Young men from Inverness call for more understanding on disabilities in human rights legislation
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TWO courageous young people from Inverness have been speaking out on issues that infringe their human rights.
Inverness youngsters Daniel Garrod (12) and Talon French (14) took part in a zoom call as part of the National Human Rights Task Force, and by all accounts did not hold back when it came to discussing the things that cause the greatest problems.
Concerns over education, training and social opportunities for children and teens with learning and physical disabilities were brought to the attention of the Scottish Government as it prepares to write its own human rights legislation.
The young men are both members of SNAP, an Inverness-based charity that provides a variety of services for children and young adults with additional needs.
Jenni Campbell, the SNAP children and young peoples manager from Inverness, said: "Both Talon and Daniel spoke incredibly well and we are immensely proud of them,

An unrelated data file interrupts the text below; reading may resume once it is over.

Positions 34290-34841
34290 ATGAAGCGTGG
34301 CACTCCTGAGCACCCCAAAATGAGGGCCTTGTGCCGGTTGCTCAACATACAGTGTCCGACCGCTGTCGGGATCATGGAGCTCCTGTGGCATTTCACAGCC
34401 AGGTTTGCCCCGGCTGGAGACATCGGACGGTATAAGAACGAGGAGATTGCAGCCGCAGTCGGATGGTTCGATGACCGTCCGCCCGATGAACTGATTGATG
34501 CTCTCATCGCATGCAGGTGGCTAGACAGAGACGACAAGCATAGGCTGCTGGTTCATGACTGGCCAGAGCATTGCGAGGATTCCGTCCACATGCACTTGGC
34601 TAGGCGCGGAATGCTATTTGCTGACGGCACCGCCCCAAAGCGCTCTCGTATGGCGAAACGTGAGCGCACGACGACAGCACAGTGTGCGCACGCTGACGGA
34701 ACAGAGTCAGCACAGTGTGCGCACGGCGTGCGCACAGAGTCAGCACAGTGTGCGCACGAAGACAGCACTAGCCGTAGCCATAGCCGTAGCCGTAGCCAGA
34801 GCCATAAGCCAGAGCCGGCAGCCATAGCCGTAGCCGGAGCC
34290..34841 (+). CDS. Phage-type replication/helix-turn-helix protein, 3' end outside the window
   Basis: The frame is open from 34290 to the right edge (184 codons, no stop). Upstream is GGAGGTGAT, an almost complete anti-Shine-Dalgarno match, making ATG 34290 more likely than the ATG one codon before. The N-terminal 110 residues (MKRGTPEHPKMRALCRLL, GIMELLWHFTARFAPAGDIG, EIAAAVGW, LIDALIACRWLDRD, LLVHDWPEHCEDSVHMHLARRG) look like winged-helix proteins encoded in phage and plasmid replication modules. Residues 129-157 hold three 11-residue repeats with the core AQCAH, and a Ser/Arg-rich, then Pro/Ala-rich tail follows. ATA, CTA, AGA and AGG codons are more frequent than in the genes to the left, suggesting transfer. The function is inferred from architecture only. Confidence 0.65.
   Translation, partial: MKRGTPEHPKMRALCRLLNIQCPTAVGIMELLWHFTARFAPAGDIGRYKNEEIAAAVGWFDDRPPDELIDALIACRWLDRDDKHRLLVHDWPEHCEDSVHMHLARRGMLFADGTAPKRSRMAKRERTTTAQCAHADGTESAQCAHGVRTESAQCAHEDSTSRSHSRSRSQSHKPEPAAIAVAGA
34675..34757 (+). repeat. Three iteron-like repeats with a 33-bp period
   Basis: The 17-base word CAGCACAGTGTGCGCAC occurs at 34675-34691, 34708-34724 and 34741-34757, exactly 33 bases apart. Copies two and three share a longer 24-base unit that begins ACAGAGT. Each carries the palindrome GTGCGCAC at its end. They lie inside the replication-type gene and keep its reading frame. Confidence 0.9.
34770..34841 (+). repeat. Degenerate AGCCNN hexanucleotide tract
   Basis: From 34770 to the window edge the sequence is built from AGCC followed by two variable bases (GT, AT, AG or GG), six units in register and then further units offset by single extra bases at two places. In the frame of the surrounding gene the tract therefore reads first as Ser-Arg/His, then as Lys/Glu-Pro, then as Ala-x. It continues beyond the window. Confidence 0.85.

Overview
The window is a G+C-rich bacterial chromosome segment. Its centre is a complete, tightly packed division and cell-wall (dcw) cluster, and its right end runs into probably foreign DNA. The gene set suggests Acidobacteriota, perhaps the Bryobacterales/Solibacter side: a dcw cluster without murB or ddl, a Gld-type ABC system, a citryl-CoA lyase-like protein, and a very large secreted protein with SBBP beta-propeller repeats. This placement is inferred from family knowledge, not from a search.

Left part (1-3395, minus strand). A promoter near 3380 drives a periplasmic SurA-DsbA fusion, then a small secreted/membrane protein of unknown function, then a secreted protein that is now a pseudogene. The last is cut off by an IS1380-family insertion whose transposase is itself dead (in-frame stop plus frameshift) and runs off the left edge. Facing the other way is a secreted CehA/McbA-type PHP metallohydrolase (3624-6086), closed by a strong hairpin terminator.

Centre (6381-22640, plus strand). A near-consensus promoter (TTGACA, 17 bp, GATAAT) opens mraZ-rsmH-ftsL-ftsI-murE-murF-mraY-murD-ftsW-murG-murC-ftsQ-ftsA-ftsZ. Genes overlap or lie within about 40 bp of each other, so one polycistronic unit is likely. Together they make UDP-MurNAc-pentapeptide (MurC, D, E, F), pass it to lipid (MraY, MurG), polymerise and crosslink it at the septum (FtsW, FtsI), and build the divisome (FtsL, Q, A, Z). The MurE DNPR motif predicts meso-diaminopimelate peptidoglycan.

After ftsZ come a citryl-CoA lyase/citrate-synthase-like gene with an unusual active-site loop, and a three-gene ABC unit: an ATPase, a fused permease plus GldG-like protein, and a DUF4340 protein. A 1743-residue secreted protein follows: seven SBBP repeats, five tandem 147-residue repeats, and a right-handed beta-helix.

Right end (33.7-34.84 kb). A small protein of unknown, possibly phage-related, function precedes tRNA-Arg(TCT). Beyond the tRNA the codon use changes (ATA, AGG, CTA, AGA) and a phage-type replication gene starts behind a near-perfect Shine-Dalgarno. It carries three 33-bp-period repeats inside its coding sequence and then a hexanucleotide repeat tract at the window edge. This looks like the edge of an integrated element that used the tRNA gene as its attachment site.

"They have helped make a massive difference to the lives of children, young people and adults with learning difficulties and disabilities.
"The boys took part in a call with Scottish Commissioner for Learning Disability, Together Scotland and the National Human Rights Task Force – the group who advise Nicola Sturgeon on Human Rights law in Scotland.
"During the call, they made a contribution of telling everyone about their own experiences, and what changes they want to see in terms of human rights for individuals with a disability or learning difficulty.
"The information the boys gave will be key in a report that will be put to government for them to decide what changes they should make regarding the human rights law.
"Massive well done again boys, you’ve made us all so proud."
Daniel said that it was vitally important that young people with lived-experience of learning disabilities fed into the national task force. He said: "I spoke about the things that I know need to change, not only for me but for other people with disabilities who may not have the opportunity to voice their concerns.
"I have autism, and I have no problem with people knowing I have autism. For me it was a great relief to have an understanding why my experience was different to some other people."
He continued: "But things I have experienced in my own life means I know what things ought to change for others.
"I think that there needs to be more education for teachers in how to work with people with disabilities. I know there is a basic training for every teacher. But if children with autism are to be part of a school community then teachers need training, proper training."
Daniel said: "For me, some things that have happened could have put me off education all together, but instead I have decided to focus on making it right for other people."